As expected, NTL Inc. filed a pre-packaged Chapter 11 bankruptcy plan, after receiving approval from its lenders and bondholders.
NTL — which is based in New York but owns cable operations in the United Kingdom and Europe — initially announced it would file a pre-packaged Chapter 11 in April, as part of an overall restructuring.
As part of that deal, NTL will split into two separate entities: NTL U.K. and Ireland and NTL Euroco. Bondholders, who were owed roughly $10.6 billion, would swap that debt for 100 percent equity in NTL U.K. and Ireland, and about 86 percent of NTL Euroco's equity. Bondholders also agreed to invest about $500 million in NTL U.K. and Ireland.
The Chapter 11 bankruptcy will not involve any of NTL's operating companies. Instead, it will involve several holding companies it had used as financing vehicles in the past.
Also as part of the deal, France Telecom — which has an 18 percent equity stake in NTL and also owns preferred stock in the company — will receive a package of rights and warrants entitling it to purchase as much as 23.6 percent of NTL U.K. and Ireland's equity.
France Telecom also gets control of Noos S.A., a French cable company that was a joint venture between FT and NTL.
OUT IN THE FALL
NTL spokesman Steve Lipin said that the company hoped to emerge from Chapter 11 by September.
"Clearly, this has to be reviewed by the courts," Lipin said. "Because it is a pre-packaged filing, it should be expedited. If we're out [of bankruptcy] by September, we hope to be a stronger, delevered company."
The bankruptcy is evidently the final stage in what has been a contentious past few months for NTL. Saddled with high debt, the company faced increasing pressure from investors and bondholders to pare down its obligations.
The reorganization will cut NTL's debt to about $7 billion. The U.K. and Ireland unit will have $5.5 billion in bank and bond debt; Euroco will hold the remainder. The company's overall $23.37 billion in debt includes $5.8 billion of preferred stock, which the bankruptcy reorganization will abolish.
NTL amassed the debt as part of an $18 billion buying spree, spearheaded by its CEO Barclay Knapp at the height of the telecommunications boom.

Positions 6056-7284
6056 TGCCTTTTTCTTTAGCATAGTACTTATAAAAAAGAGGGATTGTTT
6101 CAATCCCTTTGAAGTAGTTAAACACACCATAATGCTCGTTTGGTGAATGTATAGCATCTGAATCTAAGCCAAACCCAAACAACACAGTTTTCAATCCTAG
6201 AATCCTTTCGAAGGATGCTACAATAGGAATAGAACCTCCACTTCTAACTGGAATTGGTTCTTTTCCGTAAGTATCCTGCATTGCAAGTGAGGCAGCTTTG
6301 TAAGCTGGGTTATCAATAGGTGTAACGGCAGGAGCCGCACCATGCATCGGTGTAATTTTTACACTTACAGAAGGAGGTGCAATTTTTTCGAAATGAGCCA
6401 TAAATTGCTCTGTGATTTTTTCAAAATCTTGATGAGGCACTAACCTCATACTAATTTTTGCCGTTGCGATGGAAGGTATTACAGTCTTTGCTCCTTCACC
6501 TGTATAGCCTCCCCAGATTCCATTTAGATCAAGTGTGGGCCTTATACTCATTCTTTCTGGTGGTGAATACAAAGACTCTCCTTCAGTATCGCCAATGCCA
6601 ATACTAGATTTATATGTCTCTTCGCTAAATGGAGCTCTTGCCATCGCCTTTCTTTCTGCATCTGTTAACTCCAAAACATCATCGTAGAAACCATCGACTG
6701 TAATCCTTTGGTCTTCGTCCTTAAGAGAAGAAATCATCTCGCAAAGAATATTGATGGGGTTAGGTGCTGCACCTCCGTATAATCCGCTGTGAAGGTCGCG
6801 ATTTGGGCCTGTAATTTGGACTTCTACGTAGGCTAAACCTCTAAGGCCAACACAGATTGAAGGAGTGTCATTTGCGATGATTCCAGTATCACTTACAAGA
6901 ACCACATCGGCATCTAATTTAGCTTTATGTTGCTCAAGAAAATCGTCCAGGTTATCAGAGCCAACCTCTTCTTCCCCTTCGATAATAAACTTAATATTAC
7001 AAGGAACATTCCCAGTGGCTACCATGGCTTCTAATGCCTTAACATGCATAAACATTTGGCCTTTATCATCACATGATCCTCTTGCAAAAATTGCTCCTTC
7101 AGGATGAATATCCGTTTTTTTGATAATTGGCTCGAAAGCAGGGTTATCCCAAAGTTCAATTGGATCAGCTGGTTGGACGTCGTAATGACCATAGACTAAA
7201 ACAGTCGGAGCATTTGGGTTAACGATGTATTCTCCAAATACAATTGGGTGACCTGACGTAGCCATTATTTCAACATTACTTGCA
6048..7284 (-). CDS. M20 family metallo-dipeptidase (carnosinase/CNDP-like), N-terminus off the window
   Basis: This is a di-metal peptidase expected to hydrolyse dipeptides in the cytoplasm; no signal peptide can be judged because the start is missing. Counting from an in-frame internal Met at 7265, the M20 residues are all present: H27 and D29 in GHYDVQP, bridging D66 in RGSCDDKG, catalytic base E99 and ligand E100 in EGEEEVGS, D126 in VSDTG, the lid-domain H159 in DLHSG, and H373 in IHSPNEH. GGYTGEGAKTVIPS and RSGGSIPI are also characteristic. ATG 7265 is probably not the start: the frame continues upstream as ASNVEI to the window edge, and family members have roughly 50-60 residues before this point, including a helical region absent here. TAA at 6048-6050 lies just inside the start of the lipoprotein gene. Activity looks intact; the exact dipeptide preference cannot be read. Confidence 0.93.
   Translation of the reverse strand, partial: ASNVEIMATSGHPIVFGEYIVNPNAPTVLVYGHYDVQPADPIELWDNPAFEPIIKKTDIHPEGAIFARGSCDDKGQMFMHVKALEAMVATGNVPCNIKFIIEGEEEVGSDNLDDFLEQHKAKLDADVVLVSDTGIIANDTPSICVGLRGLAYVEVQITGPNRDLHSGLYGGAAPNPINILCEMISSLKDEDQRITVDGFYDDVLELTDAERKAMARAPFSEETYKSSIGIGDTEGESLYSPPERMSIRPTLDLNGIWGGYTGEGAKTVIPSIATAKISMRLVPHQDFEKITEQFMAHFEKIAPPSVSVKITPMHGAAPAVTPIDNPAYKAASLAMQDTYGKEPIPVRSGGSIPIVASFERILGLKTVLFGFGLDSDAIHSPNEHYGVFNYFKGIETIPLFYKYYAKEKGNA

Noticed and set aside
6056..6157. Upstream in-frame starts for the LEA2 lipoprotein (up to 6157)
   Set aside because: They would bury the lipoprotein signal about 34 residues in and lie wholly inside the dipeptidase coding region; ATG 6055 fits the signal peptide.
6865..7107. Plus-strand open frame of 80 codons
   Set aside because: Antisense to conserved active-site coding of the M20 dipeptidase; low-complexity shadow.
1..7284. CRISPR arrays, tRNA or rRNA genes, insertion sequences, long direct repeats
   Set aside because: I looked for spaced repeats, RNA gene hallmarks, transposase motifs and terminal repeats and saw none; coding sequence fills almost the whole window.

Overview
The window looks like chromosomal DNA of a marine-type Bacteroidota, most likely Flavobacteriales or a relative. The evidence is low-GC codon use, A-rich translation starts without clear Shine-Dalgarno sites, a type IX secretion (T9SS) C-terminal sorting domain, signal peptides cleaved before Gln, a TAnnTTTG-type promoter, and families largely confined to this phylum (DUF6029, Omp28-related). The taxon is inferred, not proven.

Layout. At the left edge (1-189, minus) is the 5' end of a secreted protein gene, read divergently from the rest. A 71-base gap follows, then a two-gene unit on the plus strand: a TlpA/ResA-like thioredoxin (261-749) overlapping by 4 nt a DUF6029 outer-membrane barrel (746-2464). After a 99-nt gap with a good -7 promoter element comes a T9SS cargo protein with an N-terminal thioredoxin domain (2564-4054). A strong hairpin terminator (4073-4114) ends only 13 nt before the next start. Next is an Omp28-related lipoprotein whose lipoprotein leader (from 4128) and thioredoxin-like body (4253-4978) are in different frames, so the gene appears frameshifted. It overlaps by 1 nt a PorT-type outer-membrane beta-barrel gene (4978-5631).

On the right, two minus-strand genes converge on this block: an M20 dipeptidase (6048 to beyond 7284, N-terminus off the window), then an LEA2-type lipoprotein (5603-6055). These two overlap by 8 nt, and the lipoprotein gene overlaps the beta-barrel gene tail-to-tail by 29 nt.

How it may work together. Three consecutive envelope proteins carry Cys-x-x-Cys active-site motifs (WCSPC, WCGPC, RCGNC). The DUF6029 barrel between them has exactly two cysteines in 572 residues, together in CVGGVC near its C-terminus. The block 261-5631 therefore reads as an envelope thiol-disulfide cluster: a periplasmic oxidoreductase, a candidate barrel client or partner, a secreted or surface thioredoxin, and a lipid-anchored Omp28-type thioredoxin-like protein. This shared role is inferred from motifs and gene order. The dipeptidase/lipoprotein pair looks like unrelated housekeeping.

As the telecom bubble burst, though, Knapp and NTL found themselves in trouble. Declining revenue and cash flow at the MSO's core businesses made it hard for NTL to service its debt.
Knapp and his management team had been under fire for months, as NTL stock sank to all-time lows. Shares have fallen by 98 percent in the past six months, from $4.55 last Oct. 15 to 9 cents on April 15.
NTL was delisted by the New York Stock Exchange in March, after failing to maintain a share price of at least $1 each for 30 consecutive days.
In the days after the restructuring announcement, NTL stock more than tripled, to 29 cents apiece. But the stock has since fallen back, closing at 12 cents on May 8.
KNAPP'S ROLE: TBD
Knapp and his team are expected to stay with NTL through the bankruptcy filing. After that, bondholders will determine their fate.
As part of the reorganization plan, bondholders will select a new nine-member board of directors to guide the company. It will decide who will run NTL.
"Barclay is the CEO," Lipin said. "All these decisions about management will come from the new board [of directors]. He will remain the CEO during this process. The management of the new NTL will be picked by the new board and the shareholders."
The debt problems have overshadowed what was a relatively good year for NTL, with the company hitting its revenue and cash-flow targets, despite pressures to restructure its debt.
Revenue for 2001 was $2.57 billion, in line with guidance of $2.6 billion. The company also reported year-end cash flow of $159 million, beating its previous estimate by $4 million.
NTL reported a loss of $12.75 billion, or $46.46 per share, largely because of a write-down of $11 billion in intangible assets and investments in unconsolidated affiliates.